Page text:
While none of these models are new, more people are now expecting companies to explore viable hybrid work arrangements because of their benefits. Their growing popularity has also caused more interest in coworking spaces to meet the specifications of a company’s hybrid or flexible working model.

5 changes that hybrid working has brought on

The hybrid working model has been eye-opening for many people who now see what their workspace can be like. Gaining autonomy and flexibility has increased people’s productivity and helped them build a better work-life balance. Using coworking spaces for a hybrid working setup also gives people the opportunity to make connections and build a community with others.

1. WFH is now WFA

For those who can’t work from home because of noise, distractions, or lack of space, coworking spaces are far more appealing. As more people learn to adjust to remote work, the work from home (WFH) setup has gradually evolved to work from anywhere (WFA), resulting in more independence and control of their schedule and location.

Research by the University of Birmingham shows that employees with higher levels of autonomy have a more positive overall well-being as well as better job satisfaction. Employees feel more empowered and motivated when they have the choice of when and where to work, ensuring that they’re more productive and performing optimally.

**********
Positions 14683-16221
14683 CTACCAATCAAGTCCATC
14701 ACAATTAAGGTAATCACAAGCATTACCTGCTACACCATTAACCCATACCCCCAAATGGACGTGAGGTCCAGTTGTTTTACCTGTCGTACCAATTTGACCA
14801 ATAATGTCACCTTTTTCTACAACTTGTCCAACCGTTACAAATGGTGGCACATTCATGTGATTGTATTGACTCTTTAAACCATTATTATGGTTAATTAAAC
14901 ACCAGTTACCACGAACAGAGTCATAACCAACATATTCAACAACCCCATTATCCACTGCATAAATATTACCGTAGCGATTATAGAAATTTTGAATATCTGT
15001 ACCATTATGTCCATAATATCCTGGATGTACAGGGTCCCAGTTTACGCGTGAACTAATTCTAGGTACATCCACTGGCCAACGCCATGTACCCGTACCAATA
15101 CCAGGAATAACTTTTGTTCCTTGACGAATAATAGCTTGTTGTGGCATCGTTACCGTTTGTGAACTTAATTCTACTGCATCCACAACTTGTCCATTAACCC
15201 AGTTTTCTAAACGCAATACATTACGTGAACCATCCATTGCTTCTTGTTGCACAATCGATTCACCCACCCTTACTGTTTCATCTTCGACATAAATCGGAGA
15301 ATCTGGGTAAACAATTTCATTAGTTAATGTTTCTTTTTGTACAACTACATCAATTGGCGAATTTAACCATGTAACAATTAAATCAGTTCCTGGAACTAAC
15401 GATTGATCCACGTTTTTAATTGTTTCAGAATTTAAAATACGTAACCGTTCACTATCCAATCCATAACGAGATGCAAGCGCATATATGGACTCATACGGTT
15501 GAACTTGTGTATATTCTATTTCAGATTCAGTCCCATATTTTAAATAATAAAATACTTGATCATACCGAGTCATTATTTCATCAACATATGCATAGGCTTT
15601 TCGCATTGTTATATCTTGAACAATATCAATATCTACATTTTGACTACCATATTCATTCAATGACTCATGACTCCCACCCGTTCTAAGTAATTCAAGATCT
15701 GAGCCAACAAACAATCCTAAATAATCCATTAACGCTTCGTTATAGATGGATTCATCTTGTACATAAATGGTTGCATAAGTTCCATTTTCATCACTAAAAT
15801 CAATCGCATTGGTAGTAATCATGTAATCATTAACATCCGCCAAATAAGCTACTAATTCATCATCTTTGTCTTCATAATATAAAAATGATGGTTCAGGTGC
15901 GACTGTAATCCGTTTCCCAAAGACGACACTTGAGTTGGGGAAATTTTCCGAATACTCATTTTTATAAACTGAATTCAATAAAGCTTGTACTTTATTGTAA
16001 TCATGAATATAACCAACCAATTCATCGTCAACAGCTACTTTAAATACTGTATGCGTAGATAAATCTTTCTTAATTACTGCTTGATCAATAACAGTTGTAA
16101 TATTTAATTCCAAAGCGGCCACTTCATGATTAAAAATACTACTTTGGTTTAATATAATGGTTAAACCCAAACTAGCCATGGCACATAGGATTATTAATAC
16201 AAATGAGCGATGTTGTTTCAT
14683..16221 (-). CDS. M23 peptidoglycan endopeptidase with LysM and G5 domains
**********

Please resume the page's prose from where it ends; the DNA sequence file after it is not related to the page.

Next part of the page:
Recognising what their work preferences are and being able to meet those requirements with WFA allows people to be more efficient compared to a monotonous, mandatory routine that doesn’t necessarily take into consideration their homelife schedules, personal commitments, or caretaking responsibilities.

2. Increase in productivity

According to Hays, renowned recruiting experts worldwide, 61% of Australians say that hybrid working is the most productive model. On a global scale, more people see work from anywhere as a viable model in the future.

This is unsurprising considering the positive impacts that hybrid working brings, particularly in an individual’s productivity level. Because this setup minimises the distractions that come with office working as well as the stress of long commutes, hybrid working boosts a person’s well-being, leading them to be more productive at work.

Having more independence has also pushed more people to develop successful time management skills. Employees are now more conscious of the time they have and are better able to prioritise their workloads. One noticeable result here has been the drastic and improved change in how meetings are conducted, namely in eliminating ineffective and unnecessary meetings in order to focus on more critical tasks.

3. Flexibility is now a necessity in retaining employees

Now that people have discovered the advantages of having a hybrid working model, 54% of employees surveyedaround the world would consider leaving their job post-pandemic if they’re not given some form of flexibility in where and when they work. The EY report goes on to mention that employees believe that their productivity can be accurately measured regardless of their location.